Association for Behavior Analysis International

The Association for Behavior Analysis International® (ABAI) is a nonprofit membership organization with the mission to contribute to the well-being of society by developing, enhancing, and supporting the growth and vitality of the science of behavior analysis through research, education, and practice.


48th Annual Convention; Boston, MA; 2022

Event Details

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Paper Session #424
Mental Time Travel and Episodic Future Thinking: "Seeing" the Future from A Radical Behavioristic Approach
Monday, May 30, 2022
8:30 AM–8:55 AM
Meeting Level 1; Room 156B
Area: PCH
Chair: Andres H. Garcia-Penagos (California State University, Chico)

Mental Time Travel and Episodic Future Thinking: "Seeing" the Future from a Radical Behavioristic Approach

Domain: Theory
ANDRES H. GARCIA-PENAGOS (California State University, Chico)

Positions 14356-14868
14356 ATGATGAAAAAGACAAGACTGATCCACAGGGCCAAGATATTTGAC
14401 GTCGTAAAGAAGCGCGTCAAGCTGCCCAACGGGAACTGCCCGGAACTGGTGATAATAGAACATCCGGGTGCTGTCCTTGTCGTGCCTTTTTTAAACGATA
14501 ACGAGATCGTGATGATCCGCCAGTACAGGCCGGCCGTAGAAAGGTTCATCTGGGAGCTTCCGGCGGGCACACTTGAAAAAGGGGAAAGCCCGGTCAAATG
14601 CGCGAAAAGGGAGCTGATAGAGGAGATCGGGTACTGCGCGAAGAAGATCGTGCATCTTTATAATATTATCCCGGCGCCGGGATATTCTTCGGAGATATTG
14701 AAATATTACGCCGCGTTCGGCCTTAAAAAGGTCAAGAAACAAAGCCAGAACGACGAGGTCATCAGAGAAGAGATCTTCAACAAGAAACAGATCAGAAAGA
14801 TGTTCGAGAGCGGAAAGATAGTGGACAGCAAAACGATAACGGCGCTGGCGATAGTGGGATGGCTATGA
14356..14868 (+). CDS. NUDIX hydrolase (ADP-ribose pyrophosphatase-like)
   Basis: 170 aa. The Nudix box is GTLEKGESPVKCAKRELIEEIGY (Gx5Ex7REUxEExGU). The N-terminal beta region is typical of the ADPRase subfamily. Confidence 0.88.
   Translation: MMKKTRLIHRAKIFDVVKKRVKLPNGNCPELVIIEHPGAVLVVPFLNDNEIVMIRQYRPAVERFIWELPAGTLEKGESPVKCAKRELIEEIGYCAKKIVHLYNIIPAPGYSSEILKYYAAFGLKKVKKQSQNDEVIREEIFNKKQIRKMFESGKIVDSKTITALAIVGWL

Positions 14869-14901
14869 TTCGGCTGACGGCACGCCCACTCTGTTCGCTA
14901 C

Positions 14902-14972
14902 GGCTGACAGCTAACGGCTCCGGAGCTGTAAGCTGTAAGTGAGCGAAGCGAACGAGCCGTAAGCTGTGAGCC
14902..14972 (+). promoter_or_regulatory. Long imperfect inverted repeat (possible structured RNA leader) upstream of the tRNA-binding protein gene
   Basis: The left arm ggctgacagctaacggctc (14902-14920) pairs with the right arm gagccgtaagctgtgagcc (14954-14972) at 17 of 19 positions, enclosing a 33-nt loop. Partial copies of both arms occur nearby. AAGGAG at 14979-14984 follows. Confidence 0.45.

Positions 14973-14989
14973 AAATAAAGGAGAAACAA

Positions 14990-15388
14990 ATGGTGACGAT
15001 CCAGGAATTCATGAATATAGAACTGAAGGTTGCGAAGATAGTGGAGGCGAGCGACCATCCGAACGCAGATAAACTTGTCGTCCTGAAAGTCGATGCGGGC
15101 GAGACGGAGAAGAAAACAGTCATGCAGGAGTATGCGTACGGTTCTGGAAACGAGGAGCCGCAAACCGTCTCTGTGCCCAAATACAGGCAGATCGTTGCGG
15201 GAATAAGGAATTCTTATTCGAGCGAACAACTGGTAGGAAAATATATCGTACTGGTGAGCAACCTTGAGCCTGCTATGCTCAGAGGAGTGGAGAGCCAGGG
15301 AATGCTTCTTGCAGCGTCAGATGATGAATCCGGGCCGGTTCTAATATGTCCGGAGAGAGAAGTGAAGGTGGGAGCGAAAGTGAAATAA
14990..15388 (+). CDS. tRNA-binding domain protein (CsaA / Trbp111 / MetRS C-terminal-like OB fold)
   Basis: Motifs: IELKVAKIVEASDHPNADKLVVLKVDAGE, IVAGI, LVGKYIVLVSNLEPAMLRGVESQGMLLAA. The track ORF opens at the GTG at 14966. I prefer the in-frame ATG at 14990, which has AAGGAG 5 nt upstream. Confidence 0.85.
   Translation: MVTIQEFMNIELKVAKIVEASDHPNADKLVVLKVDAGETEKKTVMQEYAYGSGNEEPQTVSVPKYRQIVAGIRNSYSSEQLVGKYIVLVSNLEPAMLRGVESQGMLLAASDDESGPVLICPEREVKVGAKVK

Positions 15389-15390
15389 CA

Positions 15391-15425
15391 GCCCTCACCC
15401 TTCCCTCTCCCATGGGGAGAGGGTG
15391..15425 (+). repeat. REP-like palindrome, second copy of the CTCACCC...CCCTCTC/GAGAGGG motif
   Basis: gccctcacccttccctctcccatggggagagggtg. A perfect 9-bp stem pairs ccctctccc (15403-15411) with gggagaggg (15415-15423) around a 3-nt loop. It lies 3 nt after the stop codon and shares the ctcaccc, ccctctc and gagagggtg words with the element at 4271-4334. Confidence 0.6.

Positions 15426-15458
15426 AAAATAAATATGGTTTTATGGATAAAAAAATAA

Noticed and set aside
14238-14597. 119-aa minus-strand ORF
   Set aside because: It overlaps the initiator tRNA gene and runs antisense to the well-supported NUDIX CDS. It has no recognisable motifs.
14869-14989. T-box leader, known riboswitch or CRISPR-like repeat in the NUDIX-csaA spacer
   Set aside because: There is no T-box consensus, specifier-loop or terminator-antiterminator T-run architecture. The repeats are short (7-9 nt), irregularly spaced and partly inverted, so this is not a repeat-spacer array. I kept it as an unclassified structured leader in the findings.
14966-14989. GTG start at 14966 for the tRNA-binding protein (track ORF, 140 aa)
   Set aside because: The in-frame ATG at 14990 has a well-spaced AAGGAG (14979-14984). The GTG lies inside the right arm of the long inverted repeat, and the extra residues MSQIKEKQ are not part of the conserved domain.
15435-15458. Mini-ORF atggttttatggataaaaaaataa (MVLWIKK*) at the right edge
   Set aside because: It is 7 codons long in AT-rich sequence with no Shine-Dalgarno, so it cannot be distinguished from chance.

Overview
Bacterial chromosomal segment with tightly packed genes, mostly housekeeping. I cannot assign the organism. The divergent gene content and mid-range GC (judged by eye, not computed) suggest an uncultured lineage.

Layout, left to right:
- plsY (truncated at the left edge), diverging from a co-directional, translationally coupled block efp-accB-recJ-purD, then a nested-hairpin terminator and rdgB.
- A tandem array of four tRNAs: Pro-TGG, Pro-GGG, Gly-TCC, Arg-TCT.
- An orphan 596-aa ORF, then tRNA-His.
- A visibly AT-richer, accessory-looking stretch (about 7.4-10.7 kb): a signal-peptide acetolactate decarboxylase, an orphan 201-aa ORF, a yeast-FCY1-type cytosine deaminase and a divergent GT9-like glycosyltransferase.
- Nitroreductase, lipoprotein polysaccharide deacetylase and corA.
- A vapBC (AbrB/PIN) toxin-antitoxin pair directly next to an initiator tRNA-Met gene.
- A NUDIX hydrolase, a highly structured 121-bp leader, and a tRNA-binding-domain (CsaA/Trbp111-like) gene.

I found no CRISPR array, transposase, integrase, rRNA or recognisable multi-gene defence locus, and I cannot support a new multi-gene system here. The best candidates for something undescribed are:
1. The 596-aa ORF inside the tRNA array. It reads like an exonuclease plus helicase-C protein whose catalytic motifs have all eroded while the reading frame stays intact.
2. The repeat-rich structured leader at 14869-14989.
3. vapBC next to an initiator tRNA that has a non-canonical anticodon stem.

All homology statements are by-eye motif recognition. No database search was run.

Since Tulving's coining of the term "episodic memory" in the early 1990s, cognitivist psychologists and other researchers have been given increased attention to so-called mental time travel (MTT), defined as "the faculty that allows humans to mentally project themselves backwards in time to re-live, or forwards to pre-live, events" (Suddendorf & Corballis 1997). Regardless of the conceptual and epistemological problems involved in such definition, research on this area has accumulated, particularly in regard to the importance of future-oriented mental time travel for decision making. Not surprisingly, then, behavioral researchers interested in impulsive behavior have been giving increasing attention to the implications of this research in the understanding of impulsive choices and its treatment. Can the notion of future-oriented mental time travel be accommodated in a radical behaviorist account of decision-making? Is it necessary? This paper will review the conceptual development of the term and will advance the proposal that, with some caveats, future-oriented mental time travel can be understood as a temporally extended pattern of observable behavior, and hence that it's compatible, under some circumstances, with the tenets of radical behaviorism as a philosophy of psychology




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